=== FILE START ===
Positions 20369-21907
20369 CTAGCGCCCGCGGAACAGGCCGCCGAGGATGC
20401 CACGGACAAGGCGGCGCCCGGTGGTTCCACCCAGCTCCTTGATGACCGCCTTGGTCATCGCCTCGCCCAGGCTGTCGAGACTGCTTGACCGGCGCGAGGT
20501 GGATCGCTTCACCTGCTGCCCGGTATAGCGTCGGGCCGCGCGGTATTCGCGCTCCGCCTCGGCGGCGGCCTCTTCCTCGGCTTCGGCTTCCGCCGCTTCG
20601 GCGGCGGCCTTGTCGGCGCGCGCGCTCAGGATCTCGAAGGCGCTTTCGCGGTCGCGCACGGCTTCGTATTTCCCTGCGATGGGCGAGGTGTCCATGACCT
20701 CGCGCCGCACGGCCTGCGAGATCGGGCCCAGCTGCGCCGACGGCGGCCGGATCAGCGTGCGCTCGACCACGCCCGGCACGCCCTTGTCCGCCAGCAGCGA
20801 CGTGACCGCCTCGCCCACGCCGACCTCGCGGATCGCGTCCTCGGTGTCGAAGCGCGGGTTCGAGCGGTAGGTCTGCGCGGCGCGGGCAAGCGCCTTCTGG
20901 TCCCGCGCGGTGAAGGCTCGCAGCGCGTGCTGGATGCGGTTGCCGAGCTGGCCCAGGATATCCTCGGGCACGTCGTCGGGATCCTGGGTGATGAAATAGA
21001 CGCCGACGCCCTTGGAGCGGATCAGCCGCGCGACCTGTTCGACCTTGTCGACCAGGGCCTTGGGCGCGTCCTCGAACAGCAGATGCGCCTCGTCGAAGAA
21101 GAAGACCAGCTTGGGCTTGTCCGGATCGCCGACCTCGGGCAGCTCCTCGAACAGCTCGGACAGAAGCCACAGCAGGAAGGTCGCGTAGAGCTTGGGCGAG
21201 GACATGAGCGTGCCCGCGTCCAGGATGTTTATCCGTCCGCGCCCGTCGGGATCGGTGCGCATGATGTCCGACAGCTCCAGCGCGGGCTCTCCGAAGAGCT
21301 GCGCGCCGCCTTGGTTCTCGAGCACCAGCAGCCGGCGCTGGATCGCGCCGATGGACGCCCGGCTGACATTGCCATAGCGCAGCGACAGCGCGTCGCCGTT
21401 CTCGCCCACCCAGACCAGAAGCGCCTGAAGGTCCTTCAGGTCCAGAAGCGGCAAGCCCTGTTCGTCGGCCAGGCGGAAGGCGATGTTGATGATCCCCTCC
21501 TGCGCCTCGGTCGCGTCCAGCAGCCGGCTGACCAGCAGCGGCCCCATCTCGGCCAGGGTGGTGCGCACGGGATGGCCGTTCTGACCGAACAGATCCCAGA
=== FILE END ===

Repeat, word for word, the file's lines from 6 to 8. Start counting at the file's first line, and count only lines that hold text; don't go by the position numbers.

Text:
20701 CGCGCCGCACGGCCTGCGAGATCGGGCCCAGCTGCGCCGACGGCGGCCGGATCAGCGTGCGCTCGACCACGCCCGGCACGCCCTTGTCCGCCAGCAGCGA
20801 CGTGACCGCCTCGCCCACGCCGACCTCGCGGATCGCGTCCTCGGTGTCGAAGCGCGGGTTCGAGCGGTAGGTCTGCGCGGCGCGGGCAAGCGCCTTCTGG
20901 TCCCGCGCGGTGAAGGCTCGCAGCGCGTGCTGGATGCGGTTGCCGAGCTGGCCCAGGATATCCTCGGGCACGTCGTCGGGATCCTGGGTGATGAAATAGA